4. Having walked round, continue alongside the fence on the left, steeply down to the stream. There is a hand-rail. Cross the footbridge and go up to the first of four kissing gates over the next half mile, as you go up and across the field. These kissing gates are the result of combined work by the Probation Service, Herefordshire Council, and the Open Spaces Society. Offenders maintain this part of the rights of way network as part of their community service, and thereby make a useful contribution to the community. As you go up and across the field look back at Hergest Court, which dates from 1267. It is one of the most important mediaeval sites in the Welsh Marches. In the 15th century it was described as the timber builded houses in stone towers of the Vaughans. The Red Book of Hergest, a manuscript of Welsh prose and poetry written about 1382 to 1410, bound in red leather, and now in the Bodleian Library, is associated with Hergest Court. There is also the legend of the demon death dog which belonged to Black Vaughan.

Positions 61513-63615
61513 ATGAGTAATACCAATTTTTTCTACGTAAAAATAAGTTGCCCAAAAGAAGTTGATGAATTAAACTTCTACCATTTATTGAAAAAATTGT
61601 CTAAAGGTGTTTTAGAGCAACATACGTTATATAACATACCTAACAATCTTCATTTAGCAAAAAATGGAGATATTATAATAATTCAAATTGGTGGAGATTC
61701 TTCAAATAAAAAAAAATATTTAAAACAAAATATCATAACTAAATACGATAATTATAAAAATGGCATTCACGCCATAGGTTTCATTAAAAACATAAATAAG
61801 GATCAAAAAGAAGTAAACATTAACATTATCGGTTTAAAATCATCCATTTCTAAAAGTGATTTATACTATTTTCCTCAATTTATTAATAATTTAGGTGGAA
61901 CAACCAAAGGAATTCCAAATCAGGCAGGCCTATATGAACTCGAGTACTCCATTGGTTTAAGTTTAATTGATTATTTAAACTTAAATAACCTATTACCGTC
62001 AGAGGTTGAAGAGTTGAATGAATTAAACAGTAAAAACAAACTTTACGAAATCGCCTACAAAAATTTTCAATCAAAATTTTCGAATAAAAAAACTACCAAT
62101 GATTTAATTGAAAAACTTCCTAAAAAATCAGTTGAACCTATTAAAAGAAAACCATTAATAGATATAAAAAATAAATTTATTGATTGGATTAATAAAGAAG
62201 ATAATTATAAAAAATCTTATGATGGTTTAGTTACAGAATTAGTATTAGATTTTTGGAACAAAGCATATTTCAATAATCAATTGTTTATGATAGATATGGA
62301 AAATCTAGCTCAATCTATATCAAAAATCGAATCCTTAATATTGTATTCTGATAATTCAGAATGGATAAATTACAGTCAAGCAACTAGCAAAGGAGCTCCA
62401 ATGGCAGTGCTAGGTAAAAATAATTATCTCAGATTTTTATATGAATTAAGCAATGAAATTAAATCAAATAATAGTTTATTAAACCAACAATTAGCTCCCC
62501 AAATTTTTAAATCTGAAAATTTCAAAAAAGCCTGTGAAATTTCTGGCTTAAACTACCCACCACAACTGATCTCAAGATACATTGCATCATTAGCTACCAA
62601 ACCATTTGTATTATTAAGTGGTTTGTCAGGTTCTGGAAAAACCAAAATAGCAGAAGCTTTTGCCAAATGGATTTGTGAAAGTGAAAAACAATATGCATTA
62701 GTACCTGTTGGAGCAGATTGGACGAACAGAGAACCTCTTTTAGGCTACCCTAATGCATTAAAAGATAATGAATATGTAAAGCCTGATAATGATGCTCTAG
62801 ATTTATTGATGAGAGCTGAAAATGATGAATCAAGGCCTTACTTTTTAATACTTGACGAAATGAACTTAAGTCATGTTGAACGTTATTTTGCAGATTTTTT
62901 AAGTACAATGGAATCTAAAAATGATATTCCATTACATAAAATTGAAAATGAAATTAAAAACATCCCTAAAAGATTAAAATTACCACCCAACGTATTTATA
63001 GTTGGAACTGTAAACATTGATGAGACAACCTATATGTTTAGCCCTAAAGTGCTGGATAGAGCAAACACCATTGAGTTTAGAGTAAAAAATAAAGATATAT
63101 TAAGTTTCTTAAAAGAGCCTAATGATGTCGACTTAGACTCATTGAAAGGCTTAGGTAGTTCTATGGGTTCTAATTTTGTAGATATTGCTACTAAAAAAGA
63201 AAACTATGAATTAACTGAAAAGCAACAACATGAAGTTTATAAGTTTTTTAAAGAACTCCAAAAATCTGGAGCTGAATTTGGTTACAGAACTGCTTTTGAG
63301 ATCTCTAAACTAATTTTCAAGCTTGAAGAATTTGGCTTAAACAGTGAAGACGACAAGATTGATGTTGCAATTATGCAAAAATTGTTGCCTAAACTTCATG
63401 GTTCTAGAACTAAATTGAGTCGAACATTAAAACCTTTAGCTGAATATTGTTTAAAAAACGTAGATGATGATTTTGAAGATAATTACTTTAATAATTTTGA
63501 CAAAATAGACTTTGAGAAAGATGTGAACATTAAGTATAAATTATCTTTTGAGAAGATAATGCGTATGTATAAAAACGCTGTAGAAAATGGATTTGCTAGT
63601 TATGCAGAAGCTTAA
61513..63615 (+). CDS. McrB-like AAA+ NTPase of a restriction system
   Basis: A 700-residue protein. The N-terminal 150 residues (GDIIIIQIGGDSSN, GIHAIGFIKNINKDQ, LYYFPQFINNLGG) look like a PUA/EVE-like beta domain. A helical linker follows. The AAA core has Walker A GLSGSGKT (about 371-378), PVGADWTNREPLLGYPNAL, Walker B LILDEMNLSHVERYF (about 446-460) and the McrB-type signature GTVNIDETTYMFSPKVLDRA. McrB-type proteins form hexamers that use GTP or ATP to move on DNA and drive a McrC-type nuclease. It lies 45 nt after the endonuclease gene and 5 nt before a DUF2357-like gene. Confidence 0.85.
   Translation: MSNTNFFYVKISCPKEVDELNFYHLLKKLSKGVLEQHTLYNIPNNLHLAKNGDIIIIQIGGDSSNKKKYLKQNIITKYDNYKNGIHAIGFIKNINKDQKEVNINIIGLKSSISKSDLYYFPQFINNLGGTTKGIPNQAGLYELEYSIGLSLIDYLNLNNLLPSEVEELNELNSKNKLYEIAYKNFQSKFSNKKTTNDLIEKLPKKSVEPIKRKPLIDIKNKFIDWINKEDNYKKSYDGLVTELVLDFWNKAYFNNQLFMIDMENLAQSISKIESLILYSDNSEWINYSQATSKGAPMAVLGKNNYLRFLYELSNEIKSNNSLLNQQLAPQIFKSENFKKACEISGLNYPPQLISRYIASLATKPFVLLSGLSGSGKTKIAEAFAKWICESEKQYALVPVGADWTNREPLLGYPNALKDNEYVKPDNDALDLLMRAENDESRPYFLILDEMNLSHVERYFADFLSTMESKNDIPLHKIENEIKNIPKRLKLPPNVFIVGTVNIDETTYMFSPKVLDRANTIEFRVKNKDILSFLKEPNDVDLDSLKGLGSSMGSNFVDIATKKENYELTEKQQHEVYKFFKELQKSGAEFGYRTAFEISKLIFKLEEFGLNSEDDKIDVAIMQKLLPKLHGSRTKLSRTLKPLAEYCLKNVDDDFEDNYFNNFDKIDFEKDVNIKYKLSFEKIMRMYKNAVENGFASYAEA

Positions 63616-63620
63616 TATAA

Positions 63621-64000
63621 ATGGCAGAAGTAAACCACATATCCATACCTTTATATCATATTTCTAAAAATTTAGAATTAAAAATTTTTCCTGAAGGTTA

At the fourth gate the path leads down to enter Park Wood through the last kissing gate. These woods are part of the Hergest Croft estate and walkers are asked to stay on the right of way. This is a very beautiful area with an abundance and variety of trees and shrubs. If you are willing to put 1.50 into the honesty box you may wander off. Linger by the pond and sit on the benches to enjoy the calm. Follow the path and then keeping the cottage on the right, walk down to the cattle grid and up right to the lane. Along the lane there are many wild flowers. Eventually, by the white house with the number 31 in the wall, turn right to cross the stile and walk down the field to the next stile.